- Meeting construction budgets for all projects is a challenge, but it is often more of a challenge for mixed-use type projects.
- Separation of utilities and metering systems to track operational cost between multiple ownership and management entities within a single project.
- Separation of grease waste sanitary drainage lines serving restaurants from other building drainage systems. Best practice is to provide grease waste lines that extend from the restaurant to an exterior manhole without connecting to any other drainage lines. The additional piping is usually minimal in cost compared to the cost of one blockage of the building’s main sanitary waste line.
Andrew Lasse: Mixed-use projects bring together multiple tenants and uses within the same building that in turn require special attention to the MEP systems being employed. The challenge is to cost-effectively select the MEP system that works well within these varied environments and programmatic elements. An underfloor air distribution system may be great for open office space, but how can that system dovetail with residential units in the same building? Engineers must look at the big picture and select central systems that can be flexible enough to serve varying subsystem approaches in each space, in order to best fit the clients’ needs.
Gary Pomerantz: Mixed-use projects are often larger, and due to their size, designs become more complex. Each constituent has individual systems that at times overlap with similar systems in other constituents. The base of the building is very complex because each of the constituents requires entranceways, egress points, utilities, and other infrastructure items that all converge in one area of the building. Ownership issues between the different constituents and how to divide capital and operating costs between them is often an important issue. Residential constituents are most concerned about accountability and requiring individual systems and utility metering. In some locations outside of the United States, there are laws (Strata Title Laws) that require the separation of systems and utility metering.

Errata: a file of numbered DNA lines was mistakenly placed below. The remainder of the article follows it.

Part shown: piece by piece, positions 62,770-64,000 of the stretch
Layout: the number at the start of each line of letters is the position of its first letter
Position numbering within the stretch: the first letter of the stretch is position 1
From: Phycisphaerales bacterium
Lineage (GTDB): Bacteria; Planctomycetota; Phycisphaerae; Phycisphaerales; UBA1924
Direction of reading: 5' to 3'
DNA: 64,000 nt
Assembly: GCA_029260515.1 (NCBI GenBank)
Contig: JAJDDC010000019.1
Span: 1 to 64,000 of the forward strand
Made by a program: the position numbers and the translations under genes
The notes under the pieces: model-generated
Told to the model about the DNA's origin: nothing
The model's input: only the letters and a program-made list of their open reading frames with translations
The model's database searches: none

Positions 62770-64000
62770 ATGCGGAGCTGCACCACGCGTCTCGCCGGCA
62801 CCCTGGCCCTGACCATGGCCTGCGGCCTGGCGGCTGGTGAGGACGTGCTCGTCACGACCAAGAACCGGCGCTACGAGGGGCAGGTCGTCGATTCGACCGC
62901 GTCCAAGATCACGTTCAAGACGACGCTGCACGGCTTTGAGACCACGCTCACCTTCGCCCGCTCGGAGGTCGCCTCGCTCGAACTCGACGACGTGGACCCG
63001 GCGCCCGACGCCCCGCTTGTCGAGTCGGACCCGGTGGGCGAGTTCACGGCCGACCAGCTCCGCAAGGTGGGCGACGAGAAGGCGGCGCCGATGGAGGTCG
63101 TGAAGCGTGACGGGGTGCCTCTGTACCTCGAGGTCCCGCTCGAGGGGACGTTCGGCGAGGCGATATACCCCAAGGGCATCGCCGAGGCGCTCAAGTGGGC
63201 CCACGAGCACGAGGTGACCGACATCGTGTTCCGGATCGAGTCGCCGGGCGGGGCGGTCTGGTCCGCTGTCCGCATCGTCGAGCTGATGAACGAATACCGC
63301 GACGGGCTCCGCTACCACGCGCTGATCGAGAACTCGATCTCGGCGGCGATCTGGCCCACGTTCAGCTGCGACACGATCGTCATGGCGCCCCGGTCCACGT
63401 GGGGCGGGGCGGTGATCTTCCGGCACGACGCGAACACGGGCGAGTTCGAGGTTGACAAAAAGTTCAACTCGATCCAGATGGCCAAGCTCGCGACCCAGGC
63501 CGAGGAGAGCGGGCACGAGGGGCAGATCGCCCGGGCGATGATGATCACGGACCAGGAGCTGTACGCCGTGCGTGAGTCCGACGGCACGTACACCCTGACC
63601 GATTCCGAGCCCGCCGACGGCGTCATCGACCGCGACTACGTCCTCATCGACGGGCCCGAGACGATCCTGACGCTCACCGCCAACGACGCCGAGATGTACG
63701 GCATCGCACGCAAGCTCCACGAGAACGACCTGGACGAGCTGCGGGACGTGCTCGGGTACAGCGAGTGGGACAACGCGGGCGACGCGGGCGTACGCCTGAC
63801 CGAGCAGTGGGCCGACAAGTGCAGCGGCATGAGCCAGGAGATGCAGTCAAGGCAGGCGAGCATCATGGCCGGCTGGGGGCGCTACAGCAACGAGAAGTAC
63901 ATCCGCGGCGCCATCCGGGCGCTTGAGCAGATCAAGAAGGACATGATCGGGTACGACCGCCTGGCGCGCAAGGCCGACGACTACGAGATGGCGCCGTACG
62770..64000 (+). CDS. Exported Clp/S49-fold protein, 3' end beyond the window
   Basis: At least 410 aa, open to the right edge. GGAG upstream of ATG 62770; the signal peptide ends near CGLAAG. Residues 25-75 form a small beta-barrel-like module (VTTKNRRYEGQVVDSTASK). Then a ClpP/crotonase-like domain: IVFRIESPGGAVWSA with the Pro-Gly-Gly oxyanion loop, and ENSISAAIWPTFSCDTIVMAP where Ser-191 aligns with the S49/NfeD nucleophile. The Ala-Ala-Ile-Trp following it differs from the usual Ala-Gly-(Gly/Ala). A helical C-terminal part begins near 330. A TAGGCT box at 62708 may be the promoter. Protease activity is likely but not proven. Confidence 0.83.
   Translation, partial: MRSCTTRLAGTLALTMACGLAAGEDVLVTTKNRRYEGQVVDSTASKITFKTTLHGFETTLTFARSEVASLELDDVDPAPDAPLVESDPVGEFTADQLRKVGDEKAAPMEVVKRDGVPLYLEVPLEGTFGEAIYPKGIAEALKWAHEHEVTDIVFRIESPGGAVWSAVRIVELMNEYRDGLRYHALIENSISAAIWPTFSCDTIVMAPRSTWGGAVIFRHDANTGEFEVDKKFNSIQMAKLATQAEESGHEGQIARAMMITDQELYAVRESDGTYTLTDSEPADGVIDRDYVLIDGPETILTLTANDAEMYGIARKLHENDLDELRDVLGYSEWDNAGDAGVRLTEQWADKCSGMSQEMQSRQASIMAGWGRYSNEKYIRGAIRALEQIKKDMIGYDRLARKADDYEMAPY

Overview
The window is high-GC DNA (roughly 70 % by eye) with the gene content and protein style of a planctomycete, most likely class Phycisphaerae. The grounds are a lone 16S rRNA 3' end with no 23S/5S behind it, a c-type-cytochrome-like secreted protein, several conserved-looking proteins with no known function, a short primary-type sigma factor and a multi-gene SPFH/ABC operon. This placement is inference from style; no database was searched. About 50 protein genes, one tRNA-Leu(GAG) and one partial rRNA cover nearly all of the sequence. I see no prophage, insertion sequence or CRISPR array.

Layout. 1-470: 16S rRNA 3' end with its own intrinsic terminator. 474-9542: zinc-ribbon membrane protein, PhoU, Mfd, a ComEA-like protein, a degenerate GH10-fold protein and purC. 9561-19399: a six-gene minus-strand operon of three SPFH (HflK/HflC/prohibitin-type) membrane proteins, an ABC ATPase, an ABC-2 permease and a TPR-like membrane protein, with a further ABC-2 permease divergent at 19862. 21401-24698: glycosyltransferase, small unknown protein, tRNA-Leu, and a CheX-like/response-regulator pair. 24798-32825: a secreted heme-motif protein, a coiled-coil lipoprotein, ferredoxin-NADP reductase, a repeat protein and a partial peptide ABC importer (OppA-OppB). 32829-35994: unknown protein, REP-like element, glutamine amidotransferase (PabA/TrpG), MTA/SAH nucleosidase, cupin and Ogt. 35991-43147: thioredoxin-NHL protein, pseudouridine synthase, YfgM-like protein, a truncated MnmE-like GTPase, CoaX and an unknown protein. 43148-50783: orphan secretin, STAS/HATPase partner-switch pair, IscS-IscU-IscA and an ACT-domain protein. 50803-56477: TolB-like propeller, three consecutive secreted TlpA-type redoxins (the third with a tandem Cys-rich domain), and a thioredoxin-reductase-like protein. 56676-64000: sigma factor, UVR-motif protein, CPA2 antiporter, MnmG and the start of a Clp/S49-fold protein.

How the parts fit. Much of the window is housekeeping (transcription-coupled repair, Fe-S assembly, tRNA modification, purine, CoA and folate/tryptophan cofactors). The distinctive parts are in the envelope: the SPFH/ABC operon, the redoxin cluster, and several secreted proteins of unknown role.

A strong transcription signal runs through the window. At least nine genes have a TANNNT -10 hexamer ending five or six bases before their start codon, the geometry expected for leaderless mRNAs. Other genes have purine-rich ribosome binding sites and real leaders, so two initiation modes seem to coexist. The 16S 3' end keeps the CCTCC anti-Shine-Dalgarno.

John Sauer: The biggest challenge presented by mixed-use facilities, like Purdue University’s Health and Human Sciences Building, is designing engineering systems for rooms that all have different requirements and needs. This is especially true at the Health and Human Sciences Building, which combines spaces for healing, learning, and discovery. These spaces all have their own needs based on differing technology, environmental requirements, lighting levels, and hours of operation. This building is epically challenging because the building is home to wet and dry labs, anatomy labs, audiology labs, a teaching kitchen, clinics, and office space. The lab spaces need optimal indoor air quality, while the audiology labs must have precisely tuned acoustics to cater to their research needs. With so many unique needs for these spaces, it makes it difficult to design an efficient operating system.
LeJay Slocum: From a fire protection standpoint the biggest challenge of working on mixed-use projects is ensuring the design incorporates sufficient initial flexibility to address the changing uses that may occur over the life of the building. With a single-use building it is easy to determine what hazards should be anticipated and design the building accordingly. With mixed-use projects, the opportunity for changes during design and construction as well as after occupancy increases substantially. Designing and specifying economical fire and life safety systems that can accommodates these changes with minimal modification is the most significant challenge of working on mixed-use buildings.